The talks turned particularly rocky last week, when Sen. Pat Toomey, R-Pa., presented an offer to several Democrats that envisioned raising almost $300 billion in additional revenue through an overhaul of the tax code that also lowered the top individual tax rate from 35 percent to 28 percent. It would cut the corporate rate as well.
Republicans pointed to the offer as a possible turning point, given the party's long record of opposition to higher taxes.
But Democrats attacked it as a tax cut for the rich in disguise, and the talks seemed to lose momentum.
The secret Democratic counterproposal came from Sen. Patty Murray, D-Wash., according to Democrats, in a meeting on Friday with Hensarling.
In it, Democrats suggested raising $400 billion in additional revenue through eliminating tax breaks by means of an overhaul of the IRS code, and cutting $876 billion in spending.
Unlike Republicans, who wanted to lock in lower tax rates through tax reform as part of a plan to raise $250 billion, Democrats said they would find the additional revenue by eliminating loopholes and other existing tax breaks. They also said they would not extend the Bush-era tax breaks due to expire at the end of 2012.
On spending, Democrats signaled they would accept a GOP proposal to trim Medicare by $225 billion and Medicaid by another $50 billion as part of the $876 billion cut, officials said.
But they omitted other parts of the GOP offer, including a proposal to raise the age of Medicare eligibility from 65 to 67 and a different proposal to slow the rise of annual cost-of-living increases under Social Security.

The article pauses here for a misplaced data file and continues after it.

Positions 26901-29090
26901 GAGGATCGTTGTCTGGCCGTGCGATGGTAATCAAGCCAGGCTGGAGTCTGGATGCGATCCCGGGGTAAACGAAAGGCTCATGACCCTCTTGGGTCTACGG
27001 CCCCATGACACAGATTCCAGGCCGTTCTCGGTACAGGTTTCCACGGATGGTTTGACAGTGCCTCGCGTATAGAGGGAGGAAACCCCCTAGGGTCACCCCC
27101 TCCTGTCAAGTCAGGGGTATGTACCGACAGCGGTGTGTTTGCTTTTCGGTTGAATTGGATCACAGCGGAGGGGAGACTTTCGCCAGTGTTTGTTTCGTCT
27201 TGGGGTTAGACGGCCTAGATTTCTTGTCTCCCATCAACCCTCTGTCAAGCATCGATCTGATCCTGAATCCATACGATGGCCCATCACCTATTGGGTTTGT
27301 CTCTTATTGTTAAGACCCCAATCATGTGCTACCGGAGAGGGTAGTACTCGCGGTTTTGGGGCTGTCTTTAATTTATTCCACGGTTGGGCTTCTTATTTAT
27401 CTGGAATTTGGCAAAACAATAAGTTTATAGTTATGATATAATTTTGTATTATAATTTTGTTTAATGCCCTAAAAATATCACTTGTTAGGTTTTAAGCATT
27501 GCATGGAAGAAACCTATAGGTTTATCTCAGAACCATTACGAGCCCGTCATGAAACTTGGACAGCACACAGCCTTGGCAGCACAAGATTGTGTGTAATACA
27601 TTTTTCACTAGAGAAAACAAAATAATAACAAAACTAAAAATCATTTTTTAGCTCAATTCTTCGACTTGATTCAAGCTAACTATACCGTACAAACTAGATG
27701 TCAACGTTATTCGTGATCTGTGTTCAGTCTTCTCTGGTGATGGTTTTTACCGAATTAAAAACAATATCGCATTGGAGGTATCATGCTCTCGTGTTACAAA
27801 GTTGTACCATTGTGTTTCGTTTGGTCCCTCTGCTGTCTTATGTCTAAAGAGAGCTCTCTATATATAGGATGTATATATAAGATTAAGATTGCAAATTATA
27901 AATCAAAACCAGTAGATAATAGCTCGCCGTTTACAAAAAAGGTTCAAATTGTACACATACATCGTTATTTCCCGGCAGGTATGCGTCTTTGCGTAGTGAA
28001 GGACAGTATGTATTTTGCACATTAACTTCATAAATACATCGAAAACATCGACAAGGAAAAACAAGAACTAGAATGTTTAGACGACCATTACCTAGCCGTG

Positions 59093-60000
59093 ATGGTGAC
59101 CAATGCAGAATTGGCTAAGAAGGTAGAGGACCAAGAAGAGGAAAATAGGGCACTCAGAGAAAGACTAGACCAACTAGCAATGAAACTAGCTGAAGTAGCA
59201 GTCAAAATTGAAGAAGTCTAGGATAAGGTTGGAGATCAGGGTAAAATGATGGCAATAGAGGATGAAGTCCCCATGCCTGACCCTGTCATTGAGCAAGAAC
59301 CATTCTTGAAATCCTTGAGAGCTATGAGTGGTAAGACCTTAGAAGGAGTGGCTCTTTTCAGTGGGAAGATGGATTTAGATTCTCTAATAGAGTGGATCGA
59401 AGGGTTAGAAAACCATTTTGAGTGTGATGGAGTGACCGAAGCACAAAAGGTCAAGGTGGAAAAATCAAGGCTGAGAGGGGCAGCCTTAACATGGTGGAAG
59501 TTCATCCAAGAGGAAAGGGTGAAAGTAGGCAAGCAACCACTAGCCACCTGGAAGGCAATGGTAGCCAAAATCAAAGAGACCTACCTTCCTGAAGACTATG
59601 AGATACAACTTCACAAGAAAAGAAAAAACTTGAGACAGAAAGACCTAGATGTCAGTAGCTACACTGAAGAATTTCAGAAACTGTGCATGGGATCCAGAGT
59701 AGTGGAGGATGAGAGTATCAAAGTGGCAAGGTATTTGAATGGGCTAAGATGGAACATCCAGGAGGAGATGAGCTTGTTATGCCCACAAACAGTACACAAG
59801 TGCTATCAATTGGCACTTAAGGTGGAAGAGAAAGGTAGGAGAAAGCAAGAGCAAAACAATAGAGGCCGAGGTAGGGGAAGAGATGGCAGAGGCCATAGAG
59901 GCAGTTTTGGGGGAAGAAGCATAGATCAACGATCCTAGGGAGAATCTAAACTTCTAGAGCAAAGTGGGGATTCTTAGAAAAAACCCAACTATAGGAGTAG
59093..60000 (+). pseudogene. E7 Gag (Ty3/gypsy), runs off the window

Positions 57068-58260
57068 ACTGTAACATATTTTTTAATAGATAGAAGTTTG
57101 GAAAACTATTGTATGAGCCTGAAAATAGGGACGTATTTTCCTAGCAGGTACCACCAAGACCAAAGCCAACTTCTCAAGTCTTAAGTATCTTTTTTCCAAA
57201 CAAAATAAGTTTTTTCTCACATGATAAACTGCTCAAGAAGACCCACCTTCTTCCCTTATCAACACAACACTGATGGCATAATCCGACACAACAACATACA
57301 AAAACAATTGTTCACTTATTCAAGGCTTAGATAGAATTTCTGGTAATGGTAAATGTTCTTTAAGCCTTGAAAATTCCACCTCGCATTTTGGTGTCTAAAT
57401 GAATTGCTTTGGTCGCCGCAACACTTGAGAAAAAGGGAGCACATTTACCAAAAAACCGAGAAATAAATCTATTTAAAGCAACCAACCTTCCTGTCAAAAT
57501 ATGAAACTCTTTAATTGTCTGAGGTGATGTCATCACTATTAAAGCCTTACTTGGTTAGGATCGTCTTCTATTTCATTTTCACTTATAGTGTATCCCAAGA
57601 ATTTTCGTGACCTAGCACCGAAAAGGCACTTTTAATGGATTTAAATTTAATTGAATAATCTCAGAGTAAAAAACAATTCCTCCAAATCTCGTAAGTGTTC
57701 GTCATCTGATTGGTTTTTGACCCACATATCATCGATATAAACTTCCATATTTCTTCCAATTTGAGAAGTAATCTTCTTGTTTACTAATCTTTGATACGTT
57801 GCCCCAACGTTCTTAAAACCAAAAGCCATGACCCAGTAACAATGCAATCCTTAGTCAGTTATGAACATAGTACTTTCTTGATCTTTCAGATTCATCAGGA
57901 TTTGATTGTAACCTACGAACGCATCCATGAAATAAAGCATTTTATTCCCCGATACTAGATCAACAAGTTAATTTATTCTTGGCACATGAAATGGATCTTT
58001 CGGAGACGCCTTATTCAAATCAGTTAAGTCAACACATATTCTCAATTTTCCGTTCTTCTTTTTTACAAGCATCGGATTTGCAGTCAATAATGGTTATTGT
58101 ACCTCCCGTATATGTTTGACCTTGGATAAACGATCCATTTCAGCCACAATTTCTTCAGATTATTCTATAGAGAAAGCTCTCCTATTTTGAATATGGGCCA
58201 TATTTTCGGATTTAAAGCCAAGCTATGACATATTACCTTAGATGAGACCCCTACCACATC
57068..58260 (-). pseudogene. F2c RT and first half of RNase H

Hensarling's office had no immediate response, but earlier in the day he said Democratic offers paled in comparison to the size of the debt crisis.
In addition Democrats suggested using $300 billion in unspent funds from the wars in Iraq and Afghanistan for a jobs program, another $200 billion to protect the middle class from the alternative minimum tax and $200 billion more to assure funding for doctors who treat Medicare patients.
In their offer, Democrats said, Republicans had recommended using the war money, targeting $690 billion to offset the impact of the alternative minimum tax and another $19 billion for a short-term extension of Medicare physician payments.
Elsewhere, conservative criticism continued to bubble over last week's GOP break on taxes.
"We're ceding the high ground here. Raising taxes is a bad deal. I think it's harmful to the economy. I think it is destructive to this nascent economic recovery, and is bad politics as well," Rep. Patrick McHenry, R-N.C., said. "It is a core part of conservative orthodoxy."
McHenry has gathered more than 70 GOP signatures on a letter to the supercommittee urging the panel not to raise taxes. "Increasing the tax burden on American businesses and citizens, especially during a fragile recovery, is irresponsible and dangerous to the health of the United States," the letter states.
"I'm not going to vote for a tax increase," said Rep. Allen West, R-Fla., a tea party favorite. "I'm not going to go to the American people and ask them to give us more."
Meanwhile, a bipartisan gaggle of lawmakers held a news conference to urge the panel to "go big" and far exceed the minimum $1.2 trillion deficit target set for the panel this summer when it was established by a hard-won budget and debt limit pact between Obama and Boehner.
"This group can do it. And they need to know, if they are bold, if they are brave, if they go big, we will stand with them, and the American people will stand with them," said Senate Budget Committee Chairman Kent Conrad, D-N.D.
Conrad was a member of Obama's deficit panel and the Senate's so-called Gang of Six, which both recommended deficit cuts of about $4 trillion over the coming decade.
___Associated Press writer Matt Gouras in Helena, Mont., contributed to this report.